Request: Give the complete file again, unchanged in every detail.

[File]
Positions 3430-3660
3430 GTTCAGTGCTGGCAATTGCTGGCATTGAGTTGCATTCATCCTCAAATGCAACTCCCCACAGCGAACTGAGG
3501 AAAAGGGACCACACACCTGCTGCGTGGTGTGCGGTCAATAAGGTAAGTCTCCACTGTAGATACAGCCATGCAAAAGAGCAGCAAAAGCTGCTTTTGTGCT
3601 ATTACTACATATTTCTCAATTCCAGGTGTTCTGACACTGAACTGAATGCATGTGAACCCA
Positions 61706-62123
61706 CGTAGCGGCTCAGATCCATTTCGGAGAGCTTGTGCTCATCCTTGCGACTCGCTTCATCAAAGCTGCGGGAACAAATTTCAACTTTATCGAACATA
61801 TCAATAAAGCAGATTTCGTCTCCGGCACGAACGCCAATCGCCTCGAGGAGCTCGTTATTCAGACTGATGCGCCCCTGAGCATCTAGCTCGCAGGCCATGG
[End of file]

Positions 3430-3660
3430 GTTCAGTGCTGGCAATTGCTGGCATTGAGTTGCATTCATCCTCAAATGCAACTCCCCACAGCGAACTGAGG
3501 AAAAGGGACCACACACCTGCTGCGTGGTGTGCGGTCAATAAGGTAAGTCTCCACTGTAGATACAGCCATGCAAAAGAGCAGCAAAAGCTGCTTTTGTGCT
3601 ATTACTACATATTTCTCAATTCCAGGTGTTCTGACACTGAACTGAATGCATGTGAACCCA
Positions 61706-62123
61706 CGTAGCGGCTCAGATCCATTTCGGAGAGCTTGTGCTCATCCTTGCGACTCGCTTCATCAAAGCTGCGGGAACAAATTTCAACTTTATCGAACATA
61801 TCAATAAAGCAGATTTCGTCTCCGGCACGAACGCCAATCGCCTCGAGGAGCTCGTTATTCAGACTGATGCGCCCCTGAGCATCTAGCTCGCAGGCCATGG